The Los Angeles Times from Los Angeles, California on December 6, 1944 · 19
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The Los Angeles Times from Los Angeles, California · 19

Los Angeles, California
Issue Date:
Wednesday, December 6, 1944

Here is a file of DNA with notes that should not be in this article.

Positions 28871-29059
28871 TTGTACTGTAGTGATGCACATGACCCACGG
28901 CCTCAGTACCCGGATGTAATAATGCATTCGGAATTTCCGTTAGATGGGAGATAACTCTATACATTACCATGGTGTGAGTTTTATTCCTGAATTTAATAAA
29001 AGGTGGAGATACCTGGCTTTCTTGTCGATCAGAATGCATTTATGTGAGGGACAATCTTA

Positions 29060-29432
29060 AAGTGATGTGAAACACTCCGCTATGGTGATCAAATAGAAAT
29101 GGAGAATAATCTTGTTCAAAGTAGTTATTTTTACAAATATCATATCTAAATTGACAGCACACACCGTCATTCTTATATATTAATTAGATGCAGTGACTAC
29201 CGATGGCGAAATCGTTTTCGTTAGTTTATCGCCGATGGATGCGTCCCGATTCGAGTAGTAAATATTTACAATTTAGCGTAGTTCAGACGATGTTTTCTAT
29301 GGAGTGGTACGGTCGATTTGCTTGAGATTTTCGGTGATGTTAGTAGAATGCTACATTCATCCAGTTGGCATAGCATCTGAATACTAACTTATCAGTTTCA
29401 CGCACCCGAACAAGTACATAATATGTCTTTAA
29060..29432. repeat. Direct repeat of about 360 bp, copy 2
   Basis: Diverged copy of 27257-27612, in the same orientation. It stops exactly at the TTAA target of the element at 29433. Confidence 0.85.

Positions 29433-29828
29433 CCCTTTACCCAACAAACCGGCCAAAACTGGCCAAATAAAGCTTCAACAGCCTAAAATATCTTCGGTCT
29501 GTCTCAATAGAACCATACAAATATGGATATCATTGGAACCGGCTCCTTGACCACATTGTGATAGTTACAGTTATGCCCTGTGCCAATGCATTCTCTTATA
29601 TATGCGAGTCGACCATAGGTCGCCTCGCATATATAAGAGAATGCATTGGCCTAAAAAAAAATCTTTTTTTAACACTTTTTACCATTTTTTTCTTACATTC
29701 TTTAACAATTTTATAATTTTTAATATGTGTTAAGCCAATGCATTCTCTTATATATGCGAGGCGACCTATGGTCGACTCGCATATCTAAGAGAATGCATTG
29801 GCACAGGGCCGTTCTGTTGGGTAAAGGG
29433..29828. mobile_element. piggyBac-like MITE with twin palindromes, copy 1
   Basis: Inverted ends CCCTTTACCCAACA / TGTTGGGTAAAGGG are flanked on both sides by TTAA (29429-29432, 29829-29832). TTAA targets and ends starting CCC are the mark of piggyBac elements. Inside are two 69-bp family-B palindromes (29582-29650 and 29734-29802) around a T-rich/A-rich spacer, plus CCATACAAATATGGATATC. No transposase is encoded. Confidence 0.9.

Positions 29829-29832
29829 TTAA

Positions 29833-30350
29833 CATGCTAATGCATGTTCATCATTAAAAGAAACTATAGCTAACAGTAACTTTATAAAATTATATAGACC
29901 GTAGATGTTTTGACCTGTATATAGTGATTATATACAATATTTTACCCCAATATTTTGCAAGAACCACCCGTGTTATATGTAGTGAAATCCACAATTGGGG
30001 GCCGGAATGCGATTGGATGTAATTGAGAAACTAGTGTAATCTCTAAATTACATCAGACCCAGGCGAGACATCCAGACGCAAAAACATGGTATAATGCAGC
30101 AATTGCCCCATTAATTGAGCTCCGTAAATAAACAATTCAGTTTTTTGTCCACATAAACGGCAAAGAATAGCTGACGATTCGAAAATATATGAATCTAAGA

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By B RAVEN DYER Turkeys are dead ducks it this time of the year but the geese, at least a few of them, can still enjoy life at Holly, wood Tark, thanks to pretty Doris Peterson. Doris Is Hollywood's "goose Rirl" for 1914, as those of you who have visited the track " lust know by this time. There are close to 250 Reese roaming around out there and they're beautiful, too. Me. . I prefer Doris. "Iy job is to look after the geese," said Doris yesterday as we chatted between races. "Now and then, if you let them come too close, they'll try to take a little nip. So far, I ve managed to escape." SEATTLE-BOR.V Doris Is 19 years of age and was born In Seattle. Her family is of Swedish extraction and moved to Southern California about 15 years ago. Her father Is a defense worker and recently purchased a new home in Inglewood. Doris ha3 a brother fighting with the marines. Doris has blond hair, blue yes, weighs 115 pounds and is 5 feet 2 inches In height. She attended Hollywood Professional School and acted in Ken Murray's Blackouts of 1942. "My hobby Is cooking and my favorite actor is Orson Welles." continued Miss Peterson. "I aiore sports of all kinds. My greatest interest, oddly, Is in horses. I love to , ride more than anything I know. BIOVIES XO LURE "No, i never have done , much singing and never have appeared on the radio. Yes, I've had several movie offers but I don't want to be in pictures. "My ambition is eventually to live on a ranch in the valley, own a few horses and three more dogs like the great Dane that I have now." Miss Peterson, as you should be able to tell, by now, is a typical American girl, only she's a little more beautiful than the average. I almost . wished I was a feathered fowl SO She could Wppn met In lino NEUTRAL VERDICT Some of my Big Ten friends have asked for a neutral ob server's opinion relative to the strength of the Ohio State team. S t a n 1 e y Woodward, a-ports editor of the New York Herald Tribune, watched the Buckeyes win the title by trimming Michigan and batted out this column: "There is no use pretending that the Ohio State football team which won the Western Conference championship by beating Michigan, 18 to 14, Satr urday, is even a pale copy of a peacetime conference champion. It is just a good, fast, little team which is surprisingly poised and well drilled in view of the fact it includes so many immature players. It has one full-scale, unmistakable ail-American i.e., Les Horvath. "Not only is this operative an eminent workman in all backfield departments, but he appears to be assistant coach on the field as well. He calls the plays, rallies the attack, blows tne noses of his 17-year-old coplayers and takes a terrible pounding, which he disregards. .HORVATH GREAT "A team composed of 11 Hor-vaths would be unbeatable. Ohio, having only one, would be taken apart if it should mix with such powerhouses as Army and Navy. Thi3 Buckeye team is very thin in man power. Apparently it has only three substitutes whom Carroll Widdoes, coach, employs with full confidence. One is Tom Keane, 17-year-old Bel-laire (O.) fugitive from Notre Dame Frank Wallace, who takes over the quarterback Job when Horvath moves to right half. The others are Warren Amling, who relieves any of the center linemen, and Nat Brown, Negro defensive fullback. "This team Is a wartime curiosity, for it employs only civilian labor. Here is a military report on the first eleven: Left end. Jack Duesrer, 4F; left tackle. Rill Willis, 4F; left guard, Tom Snyder, 17 years old; center, Gordon Appleby, 4F; right guard, Bill Hackett, 2A (veterinary student:) right tarkle, Russ Thomas, 4F; right end, Traian Dendiu, 17; quarterback, Les Horvath, 2A (dental student;) left half, Dick Flanagan, 17; right half, Bob Brugge, 17; fullback, Ollie Cline, 4F. OLD-TIME FERVOR "The victory over Michigan was celebrated in Columbus and environs with wassail and hilarity of peacetime violence. Ohio holds the championship in football sehizophrenia and guards the title jealously. Appropriately the State symbol U a nut." Webster's Dictionary: A type nf psychosis character i:ed by lots of contact vith the environment and by disintegration of the personality. It includes dementia praecox end' some related forms of in-lanity. k isf7z ' ... ' 5 s J " ' . CC PART II 7 Randolph Field Gridders Due Here Tonight for Flyer Tilt T Intel photo by Al Humphrera COUNT THE GEESE! The photographer catches lovefy Doris Peterson, Hollywood Park s goose girl," gnawing on a drumstick while drifting around the infield lake. We thought she was supposed to guard the wild fowl, not eat 'em! Panther Puck Team Bolstered In an all-out effort to load the Pasadena Panthers with enough power to break up the Hollywood Wolfpack tonight at the Pan-Pacific Auditorium. Coach Charlie Sands came up with a player trade and signed two de-fensemen for the tilt. Sands made hi? plas-er trade with Coach Tom Murray of the Wolves, giving the ' Wolfpack Jerry Junkin for Viatettr Auger, both wingmen. Getting Auger brings the Panther "Flying Frenchman" line back into existence, as he'll work with Wincman Len Drouil- lard and Ray Ledue. Newest boy to be signed by Sands, who'll confine his efforts to coaching, is .Jim Jamieson, on loan from the Pittsburgh Hornets. With the New York Rangers last year, Jamieson is reported to be a rugged, heady player who really smacks the charging wingmen. Hollywood Position Trio Tied for Medal in Crown City Qualifying BV JACK CIRXOW A trio of amateur golfers, Lou Clayton, Virgil Snodgrass and the one and only Babe Didrikson Zaharias, tied for medal hon ors as qualifying closed yesterday for the Pasadena city cham pionship which opens tomorrow at Brookside Park. Each posted identical rounds of 37-3774. A coin wa3 flipped to spot places of the medalists in making up match play pairings. Kim Halm Nnvirkl Mr Brll Mlrt! O. -L D. R D. C J? W. L W. Brttletu Ltclue Trouulrd Hill. Hollywood mm Covrt. Junkin, o nn Pdm arum KrtU. Bradbury Burn. Fm. Rancjers Get Bowl Feeler The potent Superbombers of the 2nd Air Force, Colorado Springs. Colo., will play in the annual Sun Bowl grid classic at El Paso,' Tex., Jan. 1, Dr. R. B. Homan, chairman of the game selection committee, announced yesterday. Dr. Homan said the Super-bombers' opponent probably will be another service team. Dr. Homan said that meanwhile the Hollywood Rangers, local professional team, has been "tendered a feeler. However, no formal bid has been offered yet," he said. The Rangers won 11 straight American League games by lopsided scores in West Coast pro competition. Dr. Homan said Maxwell Field, Ala., and Keesler Field of Biloxl, Miss., are among service teams being considered. S.C. Cagers Trim Dental Five, 46-10 Bobby Muth's University of Southern California basketball-ers crushed the Trojan dental school five, 46-10, yesterday on the S.C. court. Next S C. showing is Friday against Caltech at Troy. Tro)iin (46) Eron (8) Mnrly 7 Erirkoon (3) Moy (S) Orahsm 8t Srorinc iul: Tronrui Sherwood 12.1 Jones n NirklotT (1.) Dvnrals Brunwm 3.) Unnrtcht (2) Hlt-t!m Koro: TroJuni, 2H; Dmtali. 4. Berry Tangles With Morelli Wild Red Berry, world's light-heavyweight titleholder, gets a tough assignment tonight at Olympic Auditorium when he stacks up with the colorful Tony Morelli, one hour time limit, best two-out-of-three falls. The Berry-Morelli match is one-third of a triple main event bill. Abe (King Kong) Kashey, wild Syrian villain, tackles Ray Steele., 'Wee Willie Davis meets Vic Christy in the first one-hour match, best two-out-of-three falls. George (K.O.) Koverly, newly crowned Pacific Coast heavyweight titleholder, locks horns with Billy Bartush, 2t0-pound Chicago giant, in the added attraction, by order of the State Athletic Commission. The curtain raiser, one fall, 30 minutes, brings together cyclonic Irish Frank Taylor and Myron Cox, Venice stylist. I Snodgrass, a veteran shotmaker who used to call Flinfridge his home club before it folded, took No. 1 place in the pairings 'and meets J. M. McDearman. Clayton, manager of Jimmy Durante, tops the lower bracket and meets George Darsie, veteran of Annandale. The Babe was placed in the first snot of the second half of the top bracket and meets Howard Teeter, fellow club member from Rolling Hills. Here are the titie pairings, with qualifying scores in parentheses: cepitn BRACKET-11 VViri 8nodra (74) r: J. M Mcrvurmtn " ' Tl. Jin Me- Colt Burns Up Track Post Graduate Runs Six Furlongs in Near Record Time BY PAIL liOWRY They've got a new horse to beat in the $20,000 Starlet Stakes at Hollywood Park next Saturday. He carries the college boy handle of Post Graduate and yesterday he gave a real college try in coming from behind to run the fastest six furlongs around one turn that any 2-year-old has registered in the United States this year. Near Record Time His time of 1:10 2-5 with 110 pounds on his back in the person of Jockey Hedley Wood-house is only one-fifth ?f a second behind the track record held by the older Big Ben. Post Graduate did his stuff in the Salpinctes, prep for the huge field of juveniles which has been nominated for the Starlet, and he knocked down the ears of some of the fastest youngsters at the track. Iouis B. Mayer's Pater was ih hnt T-trv-S favnrit hut. while he cot off to a nice lead and! held it all the way to the final yards, it was not enough to stall off Post Graduate as the new star roared up on the outside and shoved his nose over the line in front. Post Graduate is owned by La Favorita Stable, nom de course of the B. DiGiorgios, wealthy Californians. They purchased the colt, a son of the imported Rhodes Scholar, from G. D. Wld-ener, his breeder, in the East. Post Graduate ran once for the DiGiorgios in New York and then was shipped West. He won at the first asking at Hollywood. Yesterday was his second local start. Photo Finih Supporting the Salpinctes, the mile and one-sixteenth Mintagon Handicap penerated one of the closest photo finishes of the meeting between C. I. Yeager's fite Mtjjete (Suite WEDNESDAY MORNING, DECEMBER 6, 1944 ROSE BOWL SELLOUT No more public applications for Rose Rowl tickets will be accepted, it was decreed last night by Arnold Eddy, University of Southern California business manager of athletics. "Should any seats remain for public sale after orders now on hand have been filled, such tickets will be placed on retail sale," said Eddy. "However, 1 very much doubt that any will remain after all orders from the pub lic and preferred purchasers have been filled." Eddy said that one-fourth of the tickets already sold have been purchased by the general public. Because of anticipated orders from Trojan and Tennessee alumni, season ticket holders and Pasadena Tournament of Roses boosters, it is not expected that any more tickets will be available to the public. Definite information won't be available however, before next week, he said. Moron in Upset Draw With Thomas at Olympic Classy Boxers On at Legion Some of the best amateur boxers in Southern California will be featured at Hollywood Legion Stadium tonight when the weekly program of 10 four-round bouts is staged. Sailor Corona meets Jimmy Shans in the main event. Coro na keyoed Johnny Alpeza in jig time on his last appearance here. Robert Jackson goes after hi3 fifth straight knockout in this arena when he faces Bill Hayes. 11 OA- J:m Erratt Mttnn t?o ) 1 1 lo C:rnc Hihra 75l Tl. J. Ed-mundiwin ' 7 ) U 15 Bud ZuTarrni (771 t. Jim Thompson i79.) 11 20 -nana Jihinu (74) rt Rovird T'r 177 In J Uvlnr, rSirnmlnca 11 23 H. Jamra (7 t. Art Dauhrty Jirni"K mm " (79 I 11 :Jn -Oscar Hobr 7 TV Hals Wolf i7 1 11 34 Hm Cola I7R) r. B. P. Walker (7. tOWBl BRACKET 11 40 Lou Clayton 74 . 0orir BY ST I ART BKLL In another one of those upsets last night, Nick Moran, 140li, held John Thomas, -130, to a draw in a whirlwind scrap of 10 rounds at the Olympic Auditorium before an almost capacity crowd of 9000. Referee Billy Kershner and Judge Frankie Dolan scorecf it even while Judge Reggie Gil-more called Thomas the winner, 58 points to 52. It took all of Thomas's ring-craft to eke out a draw, Moran driving in for a knockout in the fourth, fifth, seventh and eighth 11, 4 Wtllia BaHr (7i a. Al Bun the Wire, Paula's Lulu. It was msriT minutes before the judges decided that Para sang had a whisker advantage over the hard-hitting mare at Dental (10) F. Hattem P. lundarm I2 C. Saaehorn i4 G. Jarkon O. Campbell Kloppenburq Guides Marshall Cage Victory Marshall (SO) Rloppenhurc 18 Ha (10) Saltman (4) Cold 5 Shorten (1) F. F. C. O. O. Belmont (IB) Hobba (4 Ouam (1) Oiletta flOi Bllva Patron 1) Half time: Marshall. 27: Belmont. 7. Scoring subs: Marshall Renemi 2.) Palma 'ft.) Mason (4.) Belmont Rivera (2.) B score: Belmont, 2ft: Marshall. 14. (79 ) 11 SO H. Grand (7 a. m. K. Me-Creare i7ft i 11 5J-French LeBiano (77) a. Al Collier 79.i 13 noon -Milt Wershaw (75) ti, J. M Barnes tTft ) 12 OS-Murre McClellan 77) s. Johnny Weismuller 7,i 12:11V r Pederson (") ts. Arkte Blan-kenship i7 i 12 15 Horace Heidt (7) T. Robert Conrad (79.) FIRST FLIGHT (Tim 10:30 to II) Paul Primrose 179) s. Dirk Barton il.) Keiijr Pou I son iRO vs. Art Raine-tiiic iR2 ) Dr. U. O McCormirk BOi vs. Lea Collins '1. Bob Lons el) vs. Hal Peterson A2.) Aubrey Devlne (OA) vs. C. O. White (81;) Bob SpUier iRO) ts. Al Deeter i2 Keith Ward (SO) s. Lt. Bob Ridell !;) W. R. Carter (81) vs. Jim Duaaa t82.) SECOND FLIGHT (Time 10 to 10:30) Stan Oranrlon (82) vs. Al Lindberf (84.1 Sam Peacock 83 vs. Abe Chapman tR5.) Bennio Miller 82) vs. Dave Stanford 84.) H. D. Wrtsht (83) vs. Llovd CTirUmsn (85:) Robert Keller (821 va. Walter Meri 84.) Emll Wicht 8.D vs Oeorte Zshar-.aa '85.) Oeorna Haie '83) va Dr. H. C. Hector (85: i J. E. Peck (84) vs. Phil Covintton 186.) THIRD FLIGHT (Time 9:30 to 10) H. W. Greene (88) vs. L. Wallace Brown '88;) Georse Evre '87i vs. J. B-Weed R9 ) Louie Wemel '881 vs. T. L. Farnsworth '89:) S'an Patterson '88i vs. Joe McFarland i90 Rsv Blood I8(!) vs. George Williams '88:) Hsrrv Yeakev i87i vs. Paul Wilev 8fl; Ed Schweitzer '87) vs. Robert Bpiers (89 ) Vic Swan 88) vs. Georie Sullivan 'SO ) FOURTH FLIGHT (Tims ( to 8:30) H. Jt Morrison 'SO) vs. Gen Baldwin 198:) Max Giants (93) vs. bye; H. R. Ocheltre (91) vs. bra: Dick John-son '951 vs. bre: Bob Westereck 192) va. W. C. Erbes (109:) Jerry Town (93) vs. bre. Joe Buasona (91) vs. by a; Xd Bartlatt (98) vs. bra. One of the dav's features was the completion of a riding triple by Ralph Neves, the Portuguese pepperpot, who therein strengtn-ened a lead he enjoyed on rivals at the end of 21 days of racing. Neves scored with Tica Tica in the second at $1 00, Triplane at $7.80 in the third and Gerald T at $10 20 in the fourth. He almost made it four, but was nosed out with Flying Dot by Fuego in the eighth. The triple gave Neves 21 winners for the 25 days of the meet-ins; and put him five ahead of Johnny Adams. Trojans Drill for Rose Bowl Because of injury to regular backs and the necessity of building up reserves, Coach Jeff C'ra- Army Grids New National Kings NEW YORK, Dec. 5. W Army is the best football team in the collegiate world and the unbeaten Randolph Field Flyers from Texas hold a similar honor among the service teams, 121 sports critics throughout the country decided today. Voting in the final weekly Associated Press football poll of the season the newspapermen listed the Cadets as the best eleven on 05 ballots and ranked the Texas Flyers, selected as one of the Oil Bowl teams today, tups on 17. Leading teams, determined on a basis of 10 points for each first-place vote, nine for second, eight for third, etc. First -place votes in parentheses:) TOP TEH Army OS) Ohio Btste 5I . S41 Randolph Field (17) Navy 713 Rainbrlflee (3) osj Iowa Preflieht (1) 4M Snuihern California 427 Mirnian Notre Dsme 35S 4th Air Force 154 SECOND TEN II Duke. 149: 12. Tennessee. 132: 13. Georgia Tech. R0: 14, Norman 'Okla.i Navy, ,0: IS. Illinois, 47: 16, F.l Tom iCal ) Marines. 35; 17. Great Lakes. 33: 18. Fort Pierce. 32: 19. St. Mary's Pre-flight, 31: 20. 2nd Air Force. 27. ALSO RANS vath's Trojans will resume prac-i Pmr:' " m.T it. ai- hnma. is: viraima, is; wane r-orest. y: Yal. 7; Tulsa. 4: Pennsylvsnta. 2: 3rd Air Force. 1: Norlh Carolina State. 1; Indiana. 1. rounds and only being frustrated by Thomas's ability to tie him up and beat him in the infighting. The fourth heat was a slashing, gruelling affair in which Moran drove Thomas all about the ring, winging away with lefts and rights to the body and head. Renins to Tire The fifth was a repetition but Moran began to tire. However, he came back in the seventh and eighth with two-fisted rallies that earned him the edge in each canto. Thomas was stronger and his experience told late in the fight. He was a 3-to-l favorite. Bobby Jackson, 131, continued along the unbeaten path in the semi-windup when he defeated Abel Lucero, 132 '.a, in six rounds. Bobby had too many guns and won easily. Fast Fours Two fast four-rounders set a hot pace for the show. In the first Sonny Hill, 137, decisioned Bucky O'Connor, 136. Hill had O'Connor down for nine counts in each of the first three rounds. In another Cpl. Steve Lud-man, 1R9, outpunched Leonard Mix. 175. It was a rematch after Ludman won last week. Other fours: Frankie Leiber-man, 132!4, registered a t.k.o. in the second over Bob Ingram, 130, and Julio Franco, 130, decisioned Torpedo Reed, 130 V4. South Gate Cagers Cop 45 to 34 Win Over Bell South Gat (49) Tower (8) F. Small (4) F. Joeke! 19) C. Annastas G. Baker (2) O. Bell (34) Lunn (3) Nulan (1) DeVrtes (til Hawkins (111 Sellers (7) Half time- South Gate. 30: Bell. 14 Scorina subs: South Gale Mosler (2.) Raima 12.) Pierce (2.) Gile (S.) Bell George '8.) B score: B!l. 29: South Gate. 9. Prep Cage Scores NOSTHCKM LEAGCK Marshall. SO; Belmont. 18. Wilson. 38: Franklin. 24. Lincoln, 60: Katie Rock. 31. EASTERN LEAGtHE Huntington Park. 67; Rlla, 36. South OS". 43: Bell. 34. Garfield, 47; Jordan. IS. VALI.ET I.EAGt'E Canota Park. 44: Van Nuys. 31 North Hollywood, 48: Verduao Hills, 28. SOUTHERN LF.AGl'E Manual Arts. 23: Fremont, 24. Polvterhnlc, 24; Roosevelt. 23. Wa.hinatnn. 32: Jcflerson. 31. MARINE I.EAftt'E San Pedro, 51; Rannlnc, 32. Narbonne. 54; Gardena, 50. WESTERN LEAOt'E University. 40: Los Antelea, 27. Dorsey, 33: Hamilton. 29. Ftirfs. 30: Hollywood. 23 Venice, 27; Santa Monica, 21 (practice.) OTHERS Beverlv Hitls. 99: Long Reach Wilson, 27. Prrls. 42: Redlanda. 28 Hoover Glendale. 27: in Monta, JS. Burbank. 48; Monteoelio. 39. University Basketeers Blast Romans, 40-27 Los Anaelea (27) Pensak (1) Rosens teln Km a (8) Lindstrom Gorman 8s University (40) Bowln (3) Keller (11) Stone (12) Richards (4) Abne (7) 32; Los An- Haif time: rrnrrerslrr. teles, is. Scorlnc tuba: Los Anieles Seseny (4.) Goorgian (5.1 Talmsdse (5 ) University Hatch (2.) Chrtstensen (1.) B score: university. 25; Los Anaelea. S3. Norminton Paces Win Fremont (24) Martin (5) Pearson. (4) Ricks (51 Tsckett (2) Breeland 2) Manual Arts (25) F. Grosa (8) F. Hall (4) C. Norminton 9) G. McFarlsnd 2i G. Willey (2i Half time: Fremont. 12: Manual Arts. 8. Fremont scorina sub: Bnrlow (8.) Bee score: Fremont, 24: Manual Arts. 15. North Hollywood Wins Verduao Hills (28) No. Hollywood (48) Smith (2) F. Curry (81 Taylor (51 F. Hodges (20) Wyrick (13) C. Bach () Hesa (2) O. Goldsberry (2) Harninc (2) t O. Cleary (2) Half time: North Hollywood. 30; Verduao Hills. 11. Scoring subs: verduao HlUs Tinner (1.) Bolten (3.) North Hollywood Jones (6.) Davidson '4 ) B score: Vsrdugo Hills. M; North Hollywood. 28. Dorsey Nips Hamilton Dorsey (33) Hamilton (29) Garland (10) F. Grey (1) McKay F. Wennstrom (10) Gilbert (9) C Whiston (13) Filas (4i G. Hack (2) Edwards () G. Malmnfl (H Dorsev scorina sub Levinthal (4.) Hsmilton scorina sub Gowdy (2.) Half-time score Hamilton, 18, Dorsey, 14. Bee score Dorsey, 23, Hamilton, 19. tice this afternoon for the New Year's game against Tennessee. The SC. mentor will experiment with several new backfield combinations. He will try George Murphy, who has been second string quarterback, as understudy to Georee Callanan and Bob Morris at left half. Callanan was injured in the last U.C.L.A. game and has his leg in a cast. Whether he will play against the Vols is doubtful. Duane Whitehead, regular fullback for two years, also will get a whirl at left half, because Pat West has proved in recent Sporting News All-Americans ST. LOUIS, Pec. 6. (JP) Don Whitmire, Navy's tackle, polled more votes than any of the backfield candidates in winning a place on the All-America foot-hall team chosen today by the Sporting News, weekly publication devoted primarily to baseball. FIRST TEAM eames that he can carry tne ioaci Tinker. Georsia Tech. . r ,, , I Tackl": Don Whitmire, Navy: Bill at full if nece.-sar. j wmis. ohm state. Paul Salata. Who has been SUb-, Guards-Ben Chasa. Navy; Ralph Ser- center jack Tavener. inmana. bine at left end. will try right! u.u i T Cmoirla flavo Backs Lea Horvath. Ohio State: Glenn lldil irciiinu fn uuiiuLiv.- Armv: Bob Jenkins. Navy: Felix Gardner, up trom me jayvees.j Bianchara, Army. also will sit in at this spot. Fortunately for the Trojans, thus far their strong line remains intact. Garcia Paces Spartans to 67-36 Cage Victory Huntington Fark (67) Riia (3S) Garcia (22) F. Cook (14) Stiles (9) F. Uterh (4) Waiton US) C Orsel (14i Toest (4) G. - Collins (2) Koehn (2) G. Frascona (II Scoring siihs: Huntington Park Miller (4.) Goyer '4 Gregson (4.) Heimerdin- ger il.i Bakken (1.) bus Husseu (l.) Half-time: Huntington Park( 31; Riis, 27. C score Huntington Park. 45; Riis, 32. SECOND TEAM Ends Paul Walker, Tale: Georie Poole. Army. Tackles John Ferraro, S.C: Qeorre Savitsky. Penn. Guards Bill Hackett, Ohio Stats; Pat Ftlley. Notre Dame. Center Jack Martin, Navy. Backs Claude Young. Illinois: Tom McWUllsms: Mississippi Btste: Bob Feni-more, Oklahoma A.&M.; Boris Diman-cheff. Purdue. Among; those receiving; honorable mention were: Don Hardy, end (8C.;) Jim McCurdy. auard (Washington:) Jim Hardy, back (S.C.: Roger Harding', center (California:) Bob Waterfleld, back (U.C.L.A:) Gordon Gray, back (SC.,) and Bill Hachten, guard (California.) Trojans Place Five on A. P. Coast Team Five University of Southern California Trojan Rose Bowl gridders were named on the Associated Press '1944 All-Coast football team, it was announced yesterday. FIRST TEAM Ends James Callanan, S.C, and Don Hardy. R.C. Tackles John Ferraro. 8.C., and James Turner. College of Pacific. Ousrds Willism Hschten. California, and James McCurdy. Washington. Center Roger Harding, California. Backs James Hardy. B.C.: John Roesch U.C.L.A : Gordon Grsy, B.C., and Keith Le toucey, Washington. SECOND TEAM Ends Dick Hagen. Washington, and Dave Hlrschler. California. Tackles Marshal Romer, B.C., And Bob McClure, Nevada. Guards Dick Madigan, California, and jonn Simons. U.C.L.A. Center Gordon Berlin. Washington. Backs Bob waterfleld, U.C.L.A.; Dick Ottele. Washington: Jack Meyers, U.C.L.A., and Duane Whitehead, B.C. HONORABLE MENTION Ends Rusg Tauschek, U.C.L.A.: Henry Melusky, Washington; Mai Sinclair. College of Pacific, and Paul Salata. S.C. Tackles Henry Borghl. California: Bill McGovern, Washington; Bob Klein. College of Pacific, and Jon Baker. California. Guards John -Scudder. St. Mary's: Bill Levenhagen. Washington: Wiilard Wall, SC.. and Wally Crittenden. SC. Centers Don Paul, U.C.L.A.: Russ Antics. SC., and Don Tillman. Caltech. Backs Joe Stuart. California: Milford Dreblow. S C.: Floyd Simmons. Willamette: Newell Oe.nrirh. College of pacific: George Quite. California: Dennis O'Connor. St. Mary's: Voyles, Caltech: George Callanan. 8.C.: Cal Rossi. U.0.L.A and Bob Muenter. College of Pacific. Hunters Trip Wolves Van Nuys (31) Aguirre (9) Hull (5) Wennerstron (10) Msnnlnc (6) Wilcox Scoring subs: Canoes Park (44) T. Hein (15) F. Hubbard (4) C. Oltman (17) G. Ruben (2) O. Anderson (2) Van Nuys Dahlstrom (1.) -Canoes. Park Relllch (J.) Mifford (2.) Half-time score: Canota Park, 31: Van Nuys. 12. B score Canoga Park. 33; Van Nuys, 23. City College Cops City College (39) Aiken (111 Csrmodv (41 Mehlman (8) Andsman '8) Beandel (5) Camp Ross (34) Valley (8) Dorsev 9) Bsrksdale (15) Leson I2 Koenlg Half time: City College. 19: Camn Ross. 20. Scorlnc subs: City College Siegel (I.) Fitch (1.) Camp Ross Geyer (3.j Bulldogs Whitewash Foe Jordan (16) Garfield (47) Thomas (11 T. Garcia (lfi) Thompson F. Rameriea (1) Cunningham (2) C. Gusman (81 Waltera (3) O. Lunbeck Duncan o. Beeson (4) Garfield srorint subs Forsythe (3,) Jeling (1.) Botle (2.) Hslf-tlms score Gsrfleld, 33: Jordan, 7. B score Jordan. 31; Garfield. 1. Poly Edges Victory Poly (24) Hall (3) Pearson (1 Anderson 14) Hiaheaale (51 Rysn (11) r. F. C. G. O. Roosevelt (23) Levin (4) BoganofT (fi) Lopea (4 Nathan Meisel (81 (1.) Roosevelt scoring subs Marsia Serra (2 Half-time scores Poly, 10; Roosevelt, 9. Bee score Roosevelt, 19, Poly, IC Glendale Hoover eked out a 27-26 win over El Monte in a practice cage affair on the losers' floor yesterday. SrAith Pasadena Romps South Pasadena whitewashed a Monrovia five, 43-17, in tune-up skirmish yesterday . on the losers floor. Mt. Carmel Shellacs Foe Ray Will's 22 points led Mt. Carmel to a 50-16 romp over El Segundo High yesterday in a practice cage game on the losers' field. Ramblers Face Locals at Coliseum BY Ali WOLF The unstopped Ramblers from Randolph Field, Tex., winners of nine straight and the highest-ranking service football team in the land, will arrive tonight and proceed direct to Pasadena where, tomorrow, they will begin local preparations for their A.A.F. championship game in the Coliseum Sunday. Randolph's rival in Los Angeles' No. 1 service battle of the season, the undefeated but twice-tied 4th Air Force Fly. ers, worked overtime meanwhile at March Field as Maj. Paul Schissler continued to tinker with his offense, which hasn't been producing touchdowns with customary abandon of late. Leicht Cocaptain Jake Leicht, the former Pasadena Junior College star, has been named cocaptain of the Ramblers for the Los Angeles game. He will lead along with Tackle Bill Causey of the New York Giants. Leicht has ihe highest running average of any Rambler, including Dudley, gaining 260 yards in 25 tries for an average of 10.4 per "hop. Jake's longest scrimmage run this season was an 82-yard sprint against Southern iMetho dist, Lt. Frank Tritico, the unknown Randolph coach who suddenly found himself blessed with one of the most amazing collections of name grid aces on record when he took charge of the Ramblers this year, will bring in a squad of 35. In this number are four key players who only three months ago were members of the March Field squad which met the Washington Redskins in the Coliseum. They are All-American Bill Dudley of Virginia, later all-pro with the Pittsburgh Steelers in the National League; Jack Russell of Baylor, voted the country's "Lineman of the Week" by the Associated Press just a few weeks ago; Martin Ruby, strapping first-string tackle from Texas A.&M., and Center Ed Killian of North Texas. And what do you think this all mean3 to Maj. Schissler? It means, merely, that they know his plays as well as hi3 own players do. Change Plays Hence the major has had to work some radical alterations in his attack in drills this week. changing many plays and altering the player assignments on most of them. Schissler will have to make his offense look different to th Ramblers or" he will be without one of the most valued weapons in football, the element of surprise. ' Ramblers, Flyers to Be Elks' Guests Tonight Football teams of the' March Field Flyers and the Randolph Field Ramblers. Joe E. Brown. the comedian, and many others famous in the field of sport3 will be guests of honor tonight when Los Angeles Elks Lodge, Xo. 99, observes Army Football Night with a dinner and special program. Ramblers Play in Oil Bowl HOUSTON Tex.) Dec. 5. (JP) The Randolph Field Ramblers of San Antonio, generally con-ceded to be the strongest service football eleven in the nation, will be the host team of the Oil Bowl game in Houston New Year's Day, Holly Brock.' chairman of the Oil Bowl committee, announced today. Brock immediately started seeking the strongest possible opposition for the undefeated Ramblers, who have waded through nine straight victories, chalking up 408 points to 6. Williams Cops Duke CLEVELAND, Dec. 5. (P Ike Williams of Trenton. . NJ ranked by the National Boxing Association as a logical con. tender for Juan Zurita's light weight title, slugged out a deci-sion over Lulu Costantino of New York in the semifinal 10-rounder of tonight's Cleveland News' Christmas Fund boxing j show before 13,000 at the Arena. Johnson Paces Win Paced by Roger Johnson's 20 points, Burbank High romped over Montebello, 48-29, in a tune-up cage game yesterday on Mon-tebello's floor. Colonials Top Foes Hollywood (33) Oillia (in Hines (3) Storer (1) Straw Frost (8) T. r. c. G. Fairfax f30i Handler (7) H. Branson (21 Amsden (1 Safer (2) Wtllens (5) Half tun- Faief-. la. v.Hm, i score; Hollrwood, J3 Fairfax, 'ao!